How and why are detailed well in his new book, America's Victories: Why the U.S. Wins Wars and Will Win the War on Terror. With the U.S. Marines of Haditha already convicted in the court of public opinion, this book couldn't come at a better time.
Schweikart reviews 200 years of American military history and notes that U.S. troops - often underfunded, ill-prepared and overmatched - "have whipped the British Empire (twice), beaten a Mexican army (against all European expectations), fought a fratricidal civil war that resulted in higher casualties than all previous wars put together (due to the fact that officers and soldiers on both sides were deadly effective), and rushed the Plains Indians with a minimal number of troops. American forces then dispatched the Spanish in less than a year (when again, most Europeans thought Spain would win), helped the Allies evict the Germans from France, and dominated an international alliance that simultaneously beat the Nazis, Japanese warlords, and Italian fascists."
How did we do it? The American soldier has been the most decisive factor in warfare, evolving from a ragtag militia to a draftee army to today's all-volunteer force, which is fighting, and winning, in some of the toughest conditions ever seen. As the soldier has evolved, so has U.S. military doctrine.
"It is a distinctly American military character replete with individual initiative and unprecedented autonomy for soldiers and officers, all supported by free-market production concepts... . America's victories have been undergirded by the principles establishing the sanctity of life that permeate our founding documents, and that temper our treatment of enemies and inspire us to save fallen or captured warriors like no other society and history has done."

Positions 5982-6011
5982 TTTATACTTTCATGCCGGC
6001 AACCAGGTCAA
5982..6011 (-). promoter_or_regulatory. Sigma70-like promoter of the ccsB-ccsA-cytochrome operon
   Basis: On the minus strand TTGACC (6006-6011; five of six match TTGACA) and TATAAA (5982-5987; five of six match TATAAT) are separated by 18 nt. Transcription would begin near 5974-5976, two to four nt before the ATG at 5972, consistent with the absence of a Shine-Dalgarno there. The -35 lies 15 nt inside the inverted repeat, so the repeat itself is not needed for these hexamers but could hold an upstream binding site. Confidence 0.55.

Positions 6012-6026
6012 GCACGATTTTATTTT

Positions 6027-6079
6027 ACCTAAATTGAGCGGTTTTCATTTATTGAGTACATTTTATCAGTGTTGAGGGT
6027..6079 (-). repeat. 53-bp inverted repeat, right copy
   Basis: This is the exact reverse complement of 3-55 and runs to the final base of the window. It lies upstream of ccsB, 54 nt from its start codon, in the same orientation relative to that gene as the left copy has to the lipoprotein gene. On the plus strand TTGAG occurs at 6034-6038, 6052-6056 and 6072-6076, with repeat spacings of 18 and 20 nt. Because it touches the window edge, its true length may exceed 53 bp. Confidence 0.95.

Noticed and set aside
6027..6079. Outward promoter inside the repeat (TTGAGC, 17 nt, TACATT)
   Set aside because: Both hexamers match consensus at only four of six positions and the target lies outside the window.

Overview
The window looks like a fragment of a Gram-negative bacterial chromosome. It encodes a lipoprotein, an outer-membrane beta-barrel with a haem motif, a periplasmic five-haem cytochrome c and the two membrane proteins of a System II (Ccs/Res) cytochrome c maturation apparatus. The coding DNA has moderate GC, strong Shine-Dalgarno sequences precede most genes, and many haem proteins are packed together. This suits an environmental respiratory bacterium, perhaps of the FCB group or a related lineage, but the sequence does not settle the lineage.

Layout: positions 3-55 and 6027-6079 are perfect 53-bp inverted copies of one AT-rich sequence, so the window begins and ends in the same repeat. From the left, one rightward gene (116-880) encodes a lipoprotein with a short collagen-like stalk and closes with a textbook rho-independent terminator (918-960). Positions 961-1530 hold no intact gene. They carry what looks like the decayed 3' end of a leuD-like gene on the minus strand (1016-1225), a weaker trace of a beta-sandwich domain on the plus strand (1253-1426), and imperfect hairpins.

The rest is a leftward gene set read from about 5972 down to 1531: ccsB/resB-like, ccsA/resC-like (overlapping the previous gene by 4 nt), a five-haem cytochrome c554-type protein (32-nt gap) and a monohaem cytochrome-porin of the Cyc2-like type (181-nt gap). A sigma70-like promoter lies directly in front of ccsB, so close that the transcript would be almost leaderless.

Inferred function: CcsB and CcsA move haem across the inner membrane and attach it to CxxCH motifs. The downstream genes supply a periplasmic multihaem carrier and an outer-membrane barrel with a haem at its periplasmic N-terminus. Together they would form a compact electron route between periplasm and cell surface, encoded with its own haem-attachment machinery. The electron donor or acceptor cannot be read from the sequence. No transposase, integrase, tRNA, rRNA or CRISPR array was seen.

This last point is important, for it provides context and perspective to the often-myopic analyses of Abu Ghraib, Guantanamo and Haditha. In the chapter titled "Gitmo, Gulags, and Great Raids," Schweikart recounts how the Japanese treated their prisoners following the World War II Battle of Bataan:
Immediately the Japanese engaged in brutality, massacring the 400 men of the Filipino 91st Division, who, hands tied behind their backs, were lined up along a narrow ravine, and shot. Imperial soldiers marched into the two main field hospitals, defecating and urinating next to the wounded.
During the Death March of Bataan, captured U.S. soldiers crawled on their hands and knees, "aware that if they stopped, they could expect a bayonet or a slow death by starvation or thirst." In 1944, when American Liberator bombers flew over the Puerto Princesa prison camp in the Philippines, the Japanese herded their prisoners into an air raid shelter, not for protection, but to douse them with aviation fuel and burn them alive rather than let them go free.
Compare this to the conditions at Guantanamo Bay, where al-Qaeda prisoners are forced to listen to Christina Aguilera, and the cries of protest from the antiwar left truly ring hollow. That's because even at their worst, American soldiers still hold the moral high ground when it comes to fighting wars and winning the peace. And they're doing it again.
"The very antiwar activism that infuses a substantially antimilitary media results paradoxically in a high profile for leftist sentiments that are not shared by the majority," Schweikart writes. "In turn, the antimilitary Left feeds the tendency of others to underestimate the American willingness to fight, and, if we stick it out, usually to win."
How true. Bizon phone card Jupiter calling card Mozart calling card Continental calling card